SEB’s latest Green Bonds Report has placed a price of $4 trillion per year on the energy transition if the world is to reach net zero by 2050.
It warned that while we have not quite reached the panic stage yet, it was no longer possible to ignore or dispute climate change, and it was now time to start spending fast.
The good news is that the Swedish Bank concludes that this amount, equivalent to 5% of global GDP, is both cheap, when compared with doing nothing, and entirely feasible.
The report also said that traditional fears about taking on more debt to fund this transition have been swept away in 2021 because of two major developments that have helped to persuade governments and the international investment community that they will have to spend the money anyway.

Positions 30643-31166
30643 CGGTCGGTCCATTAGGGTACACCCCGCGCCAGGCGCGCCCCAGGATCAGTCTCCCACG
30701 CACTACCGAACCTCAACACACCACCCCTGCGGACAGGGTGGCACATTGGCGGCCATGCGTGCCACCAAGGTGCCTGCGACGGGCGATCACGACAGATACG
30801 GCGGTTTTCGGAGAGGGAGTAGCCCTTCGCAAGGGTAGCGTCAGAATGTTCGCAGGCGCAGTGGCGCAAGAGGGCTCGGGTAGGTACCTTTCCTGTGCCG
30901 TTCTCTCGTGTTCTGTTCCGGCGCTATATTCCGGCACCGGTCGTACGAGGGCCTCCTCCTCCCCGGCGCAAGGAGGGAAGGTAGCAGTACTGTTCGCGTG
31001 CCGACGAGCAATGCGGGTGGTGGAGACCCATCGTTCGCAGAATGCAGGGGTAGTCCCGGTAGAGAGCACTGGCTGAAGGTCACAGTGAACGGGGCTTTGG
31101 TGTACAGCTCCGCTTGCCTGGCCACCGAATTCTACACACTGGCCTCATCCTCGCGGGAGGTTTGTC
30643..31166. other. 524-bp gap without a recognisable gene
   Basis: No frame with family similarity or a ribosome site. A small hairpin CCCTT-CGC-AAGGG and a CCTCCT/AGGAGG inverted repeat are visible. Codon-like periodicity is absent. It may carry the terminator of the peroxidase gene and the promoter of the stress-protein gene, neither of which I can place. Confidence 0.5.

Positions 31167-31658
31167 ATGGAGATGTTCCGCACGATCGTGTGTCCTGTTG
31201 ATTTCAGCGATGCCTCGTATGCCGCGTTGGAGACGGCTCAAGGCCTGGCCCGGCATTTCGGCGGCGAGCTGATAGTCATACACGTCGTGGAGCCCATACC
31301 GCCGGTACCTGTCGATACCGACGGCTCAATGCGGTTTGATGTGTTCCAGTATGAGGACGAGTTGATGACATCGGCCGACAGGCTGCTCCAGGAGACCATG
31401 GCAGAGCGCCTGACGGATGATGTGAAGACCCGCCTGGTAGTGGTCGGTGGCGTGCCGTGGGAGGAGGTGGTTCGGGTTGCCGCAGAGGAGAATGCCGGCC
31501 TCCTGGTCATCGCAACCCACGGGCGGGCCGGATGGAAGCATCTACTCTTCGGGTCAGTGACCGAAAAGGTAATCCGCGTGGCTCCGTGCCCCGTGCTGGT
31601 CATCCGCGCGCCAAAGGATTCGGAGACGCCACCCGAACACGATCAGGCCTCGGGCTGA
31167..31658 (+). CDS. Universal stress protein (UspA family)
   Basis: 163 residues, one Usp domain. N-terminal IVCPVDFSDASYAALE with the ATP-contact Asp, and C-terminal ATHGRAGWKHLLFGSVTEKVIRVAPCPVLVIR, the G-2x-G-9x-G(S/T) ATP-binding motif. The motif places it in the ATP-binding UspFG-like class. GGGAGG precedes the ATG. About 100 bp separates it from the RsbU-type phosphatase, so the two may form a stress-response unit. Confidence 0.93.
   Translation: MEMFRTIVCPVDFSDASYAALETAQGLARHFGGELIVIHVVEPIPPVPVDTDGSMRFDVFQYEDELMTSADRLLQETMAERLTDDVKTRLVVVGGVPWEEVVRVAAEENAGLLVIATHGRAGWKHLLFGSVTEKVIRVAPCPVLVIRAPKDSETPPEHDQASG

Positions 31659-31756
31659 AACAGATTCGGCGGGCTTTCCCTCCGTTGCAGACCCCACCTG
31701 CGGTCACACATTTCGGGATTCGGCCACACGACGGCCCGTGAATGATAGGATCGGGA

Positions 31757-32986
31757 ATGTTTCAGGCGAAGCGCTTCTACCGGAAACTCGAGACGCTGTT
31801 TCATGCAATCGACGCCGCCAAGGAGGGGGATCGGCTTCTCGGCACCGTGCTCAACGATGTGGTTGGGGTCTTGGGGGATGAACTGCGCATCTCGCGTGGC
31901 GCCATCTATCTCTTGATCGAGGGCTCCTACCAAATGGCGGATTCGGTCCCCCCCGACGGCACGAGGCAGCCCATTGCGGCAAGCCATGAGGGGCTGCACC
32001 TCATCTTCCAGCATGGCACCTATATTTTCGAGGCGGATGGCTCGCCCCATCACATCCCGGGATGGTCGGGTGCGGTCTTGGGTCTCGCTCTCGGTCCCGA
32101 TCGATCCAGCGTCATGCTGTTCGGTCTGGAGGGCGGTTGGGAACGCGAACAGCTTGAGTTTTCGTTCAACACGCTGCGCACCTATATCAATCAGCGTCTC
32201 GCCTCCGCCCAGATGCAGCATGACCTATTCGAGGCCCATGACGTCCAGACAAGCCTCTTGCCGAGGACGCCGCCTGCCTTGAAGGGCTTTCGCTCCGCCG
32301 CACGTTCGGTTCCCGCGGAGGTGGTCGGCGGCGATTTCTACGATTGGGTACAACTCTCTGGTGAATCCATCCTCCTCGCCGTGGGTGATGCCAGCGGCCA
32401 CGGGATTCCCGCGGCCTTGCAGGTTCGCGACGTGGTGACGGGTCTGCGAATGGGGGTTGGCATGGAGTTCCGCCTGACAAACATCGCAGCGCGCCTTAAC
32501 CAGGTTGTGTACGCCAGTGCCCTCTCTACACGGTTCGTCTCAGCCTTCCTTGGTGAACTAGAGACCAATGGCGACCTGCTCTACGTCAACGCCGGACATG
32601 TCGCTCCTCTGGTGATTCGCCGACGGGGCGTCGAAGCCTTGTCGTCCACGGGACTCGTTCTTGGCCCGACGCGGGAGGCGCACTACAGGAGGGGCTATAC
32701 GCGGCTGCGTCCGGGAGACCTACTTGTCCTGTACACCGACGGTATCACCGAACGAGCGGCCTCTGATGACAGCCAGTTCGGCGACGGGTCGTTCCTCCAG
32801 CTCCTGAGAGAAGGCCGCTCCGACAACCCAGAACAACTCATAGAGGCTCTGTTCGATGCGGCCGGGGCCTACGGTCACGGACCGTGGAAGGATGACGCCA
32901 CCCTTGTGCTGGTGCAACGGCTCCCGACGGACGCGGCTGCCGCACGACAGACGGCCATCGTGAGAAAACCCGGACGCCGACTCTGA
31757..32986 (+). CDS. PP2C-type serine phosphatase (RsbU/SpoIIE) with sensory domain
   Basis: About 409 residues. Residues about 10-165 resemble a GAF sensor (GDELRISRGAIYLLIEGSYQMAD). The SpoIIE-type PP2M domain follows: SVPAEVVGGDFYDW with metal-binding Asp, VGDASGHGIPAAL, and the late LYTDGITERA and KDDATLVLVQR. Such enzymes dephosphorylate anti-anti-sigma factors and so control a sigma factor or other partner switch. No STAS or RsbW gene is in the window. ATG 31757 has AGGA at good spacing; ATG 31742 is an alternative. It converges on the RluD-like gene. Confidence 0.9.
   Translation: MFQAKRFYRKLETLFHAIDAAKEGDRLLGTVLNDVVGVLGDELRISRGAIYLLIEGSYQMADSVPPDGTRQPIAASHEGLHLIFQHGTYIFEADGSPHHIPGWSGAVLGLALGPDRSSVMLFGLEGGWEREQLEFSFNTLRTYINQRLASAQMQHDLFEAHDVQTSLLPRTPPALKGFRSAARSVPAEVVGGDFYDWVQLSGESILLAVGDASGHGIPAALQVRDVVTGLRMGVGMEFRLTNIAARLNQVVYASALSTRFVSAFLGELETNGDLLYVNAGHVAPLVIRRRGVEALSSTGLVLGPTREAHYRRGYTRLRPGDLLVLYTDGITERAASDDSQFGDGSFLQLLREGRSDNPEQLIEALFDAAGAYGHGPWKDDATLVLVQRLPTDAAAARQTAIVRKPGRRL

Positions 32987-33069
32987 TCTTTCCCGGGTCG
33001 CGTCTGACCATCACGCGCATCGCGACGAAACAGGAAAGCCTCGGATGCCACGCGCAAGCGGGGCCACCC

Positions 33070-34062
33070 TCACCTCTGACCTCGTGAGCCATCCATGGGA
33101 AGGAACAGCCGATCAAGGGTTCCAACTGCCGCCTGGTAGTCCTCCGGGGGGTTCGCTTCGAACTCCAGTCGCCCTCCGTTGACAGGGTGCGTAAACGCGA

“Over the past year we have started to see adverse effects like extreme heat, flooding and forest fires on a scale that threatens both personal and economic safety for larger population groups. The second [development is] that the pandemic taught them that rules can be broken if the danger is serious,” the report said.
Put simply, the climate emergency and the experience of the global coronavirus (COVID-19) pandemic have created an emergency situation and provided clearer proof that new investment is required.
“Reality is starting to bite as the cost of extreme weather events is rising, both in terms of property and human lives,” says Thomas Thygesen, head of research, climate & sustainable finance, at SEB.